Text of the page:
Eastern Long Island Audubon Society Eastern Long Island Audubon Society
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All are welcome!
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If you have a suggestion for a bird walk, please contact
Eileen Schwinn at beachmed@optonline.net.

© 2022 Eastern Long Island Audubon Society
Join us on the first Monday of the month for our public program!
Eastern Long Island Audubon Society is a Chapter of the National Audubon Society serving the communiites from Patchogue to Montauk along the South Shore of Long Island, including western Riverhead, Brookhaven, Southampton and East Hampton.

Monday Evening Meeting, October 3, 2022 @ 7:00 pm
How Birds Evolve
Douglas J. Futuyma
Distinguished Professor Emeritus
Department of Ecology and Evolution, Stony Brook

Ever since Darwin, birds have been subject of study by evolutionary biologists. In this lecture, I draw both on scientific studies and on my travels and observations to illustrate how evolutionary science explains some of the diversity of birds’ behavior, life history, and distribution. I end by asking whether or not birds will adapt to a rapidly changing word.

Douglas J. Futuyma has been on the faculty of the Department of Ecology and Evolution at Stony Brook University becoming a Distinguished Professor. He has been a Guggenheim Fellow and Fulbright Senior Scholar, and received the SUNY Chancellor's Award for Excellence in Teaching, He was elected President of the Society for the Study of Evolution, the American Society of Naturalists, and the American Institute of Biological Sciences, and is an elected member of the American Academy of Arts and Science and the National Academy of Sciences of the U.S.A. He is on the editorial board of Proceedings of the National Academy of Sciences and is Editor of Annual Review of Ecology, Evolution, and Systematics.  
Professor Futuyma has been interested in natural history and biological diversity since boyhood. He is an active birder, and has pursued birding in almost 50 countries.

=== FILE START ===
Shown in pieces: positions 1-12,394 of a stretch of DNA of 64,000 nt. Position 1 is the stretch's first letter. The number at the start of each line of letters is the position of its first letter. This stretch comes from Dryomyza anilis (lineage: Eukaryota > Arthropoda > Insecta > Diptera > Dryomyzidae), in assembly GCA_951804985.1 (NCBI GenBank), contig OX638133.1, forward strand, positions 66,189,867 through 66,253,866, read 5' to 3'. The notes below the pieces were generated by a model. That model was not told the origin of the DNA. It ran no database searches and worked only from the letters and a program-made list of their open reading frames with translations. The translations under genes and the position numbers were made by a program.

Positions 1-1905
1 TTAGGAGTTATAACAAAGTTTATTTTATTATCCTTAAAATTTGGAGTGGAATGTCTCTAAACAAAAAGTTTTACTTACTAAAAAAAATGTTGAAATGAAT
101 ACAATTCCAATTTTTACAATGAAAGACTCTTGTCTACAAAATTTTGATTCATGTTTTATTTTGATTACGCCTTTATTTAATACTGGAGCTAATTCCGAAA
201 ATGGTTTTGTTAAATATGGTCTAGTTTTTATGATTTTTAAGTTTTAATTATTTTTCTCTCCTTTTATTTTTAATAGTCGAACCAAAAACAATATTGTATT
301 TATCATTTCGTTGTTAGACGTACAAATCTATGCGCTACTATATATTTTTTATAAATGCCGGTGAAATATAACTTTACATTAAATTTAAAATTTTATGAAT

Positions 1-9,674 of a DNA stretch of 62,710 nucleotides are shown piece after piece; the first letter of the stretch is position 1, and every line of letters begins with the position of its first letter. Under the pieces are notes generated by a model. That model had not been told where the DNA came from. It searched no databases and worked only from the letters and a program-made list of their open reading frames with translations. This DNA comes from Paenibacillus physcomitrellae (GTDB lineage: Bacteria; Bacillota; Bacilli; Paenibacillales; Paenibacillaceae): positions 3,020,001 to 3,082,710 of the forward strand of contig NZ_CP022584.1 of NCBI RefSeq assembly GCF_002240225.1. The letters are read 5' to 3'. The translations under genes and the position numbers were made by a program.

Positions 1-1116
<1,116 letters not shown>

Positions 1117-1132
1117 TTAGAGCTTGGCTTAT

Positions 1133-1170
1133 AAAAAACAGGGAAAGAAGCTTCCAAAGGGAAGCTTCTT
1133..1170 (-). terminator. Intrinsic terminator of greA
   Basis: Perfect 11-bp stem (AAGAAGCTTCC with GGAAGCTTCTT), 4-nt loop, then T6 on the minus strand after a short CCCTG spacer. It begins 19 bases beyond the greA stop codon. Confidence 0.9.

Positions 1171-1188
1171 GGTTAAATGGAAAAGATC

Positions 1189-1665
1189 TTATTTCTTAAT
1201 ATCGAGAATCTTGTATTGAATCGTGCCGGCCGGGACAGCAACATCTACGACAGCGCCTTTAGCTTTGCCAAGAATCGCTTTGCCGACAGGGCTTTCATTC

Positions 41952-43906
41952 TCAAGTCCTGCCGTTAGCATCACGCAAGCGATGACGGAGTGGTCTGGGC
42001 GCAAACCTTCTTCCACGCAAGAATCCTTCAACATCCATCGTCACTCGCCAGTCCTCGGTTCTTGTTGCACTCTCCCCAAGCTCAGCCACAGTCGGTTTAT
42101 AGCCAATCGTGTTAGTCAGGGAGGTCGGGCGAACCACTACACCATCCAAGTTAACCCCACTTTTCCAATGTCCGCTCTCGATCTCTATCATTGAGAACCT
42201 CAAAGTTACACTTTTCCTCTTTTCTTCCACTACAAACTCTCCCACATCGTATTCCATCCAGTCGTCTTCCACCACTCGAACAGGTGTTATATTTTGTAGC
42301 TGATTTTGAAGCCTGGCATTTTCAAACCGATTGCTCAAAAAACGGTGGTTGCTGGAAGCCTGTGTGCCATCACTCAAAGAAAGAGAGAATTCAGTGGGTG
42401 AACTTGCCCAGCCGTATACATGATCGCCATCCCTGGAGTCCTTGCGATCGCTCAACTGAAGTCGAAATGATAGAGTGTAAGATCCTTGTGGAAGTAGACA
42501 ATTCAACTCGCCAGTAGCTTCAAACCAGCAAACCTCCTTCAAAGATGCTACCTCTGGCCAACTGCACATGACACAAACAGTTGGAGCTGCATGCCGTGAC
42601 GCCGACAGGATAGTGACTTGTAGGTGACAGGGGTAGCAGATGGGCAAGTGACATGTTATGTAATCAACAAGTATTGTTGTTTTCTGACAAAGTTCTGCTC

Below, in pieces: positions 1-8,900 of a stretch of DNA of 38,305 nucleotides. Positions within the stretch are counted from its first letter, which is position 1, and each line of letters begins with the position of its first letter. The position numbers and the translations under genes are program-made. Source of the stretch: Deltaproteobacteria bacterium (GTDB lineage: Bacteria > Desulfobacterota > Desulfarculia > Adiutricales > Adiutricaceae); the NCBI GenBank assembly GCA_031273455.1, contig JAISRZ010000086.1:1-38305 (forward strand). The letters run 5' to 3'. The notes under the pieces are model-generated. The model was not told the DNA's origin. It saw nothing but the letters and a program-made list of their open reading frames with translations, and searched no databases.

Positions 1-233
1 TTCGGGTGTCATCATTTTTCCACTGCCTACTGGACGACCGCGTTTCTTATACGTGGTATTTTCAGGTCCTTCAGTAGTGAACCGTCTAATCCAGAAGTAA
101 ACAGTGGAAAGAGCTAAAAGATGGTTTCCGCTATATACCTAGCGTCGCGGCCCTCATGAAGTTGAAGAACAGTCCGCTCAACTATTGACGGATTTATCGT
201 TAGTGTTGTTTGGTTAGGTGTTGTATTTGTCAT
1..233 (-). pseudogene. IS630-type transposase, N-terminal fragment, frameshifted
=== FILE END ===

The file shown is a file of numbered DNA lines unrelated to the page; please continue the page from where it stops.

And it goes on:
This program is free and open to all, will be at Quogue Wildlife Refuge.



Saturday, November 5
Meet at 9:00 am 
Take A Bird Walk and Explore 
the Suffolk County Farm 

Saturday, November 5
from 9:00 am to 2:00 pm 
Seed Sale at Quogue Wildlife Refuge 
Pick up pre-ordered seed.


Monday Evening, November 7 @ 7 pm 
Bird Banding What's it all about?
Darlene McNeil

Darlene’s program, originally scheduled for July, was postponed due to Covid. Now, Darlene McNeil is rescheduled for November 7. Please join us as we welcome out newest board member.

Darlene McNeil is currently a sub permitted bird Bander in CT and has held permits to band birds in TX and GA. She has attended bird banding courses at Powdermill in PA, Braddock Bay in Rochester, NY, Appledore Island in NH and Belize. She had the unique opportunity to hold every eastern wood-warbler in the hand. She is currently doing a Suffolk County Big year and has held a top 5 position since January and cannot wait to meet more birders in the field. She will be giving a presentation typically given during a bird banding demonstration. Topics covered will be: What is bird banding?, Why band birds?, What have we learned from bird banding?, Super hero birds, How to band a bird, How to age a bird, Life cycle of birds, Parts of a bird (including specific wing topography), and some pretty pictures of birds in the hand.

This program is free and open to all, will be at Quogue Wildlife Refuge.


Monday Evening, December 5, @ 7:00 pm
Z O O M P r o g r a m
Bird Migration
Benjamin Van Doren, Postdoctoral Fellow

We will end the year with a Zoom Program. Benjamin is a Postdoctoral Fellow at Cornell Lab of Ornithology. He has been studying bird migration, focusing on understanding the drivers of change and flexibility in migratory behavior. Benjamin’s work straddles ecology, evolution, behavior and conservation, and takes in diverse perspectives—from individuals to flyways, tracking to remote sensing, acoustics to genomics.

His recent work has focused on three major themes: (1) birds’ innate migratory programs, (2) the impact of human activity on migration, and (3) continent-scale perspectives on migration systems. Since 2012, he has worked with the BirdCast project to study and predict large-scale migratory movements, including research on the effects of light pollution on migrating birds and a tool to forecast nocturnal migratory movements across the United States. 

In today’s era of “big data” ecology, he is eager to advance understanding and appreciation of one of the world’s most captivating natural phenomena.

There will be a information on how to participate in this free program closer to the event. 
We have lots going on this fall, walks & talks. 
All are welcome. 
Now in order of appearance:
Saturday, October 1 
Meet at 8:00 am 
Take A Bird Walk and 
See the Hawks fly
at Robert Moses State Park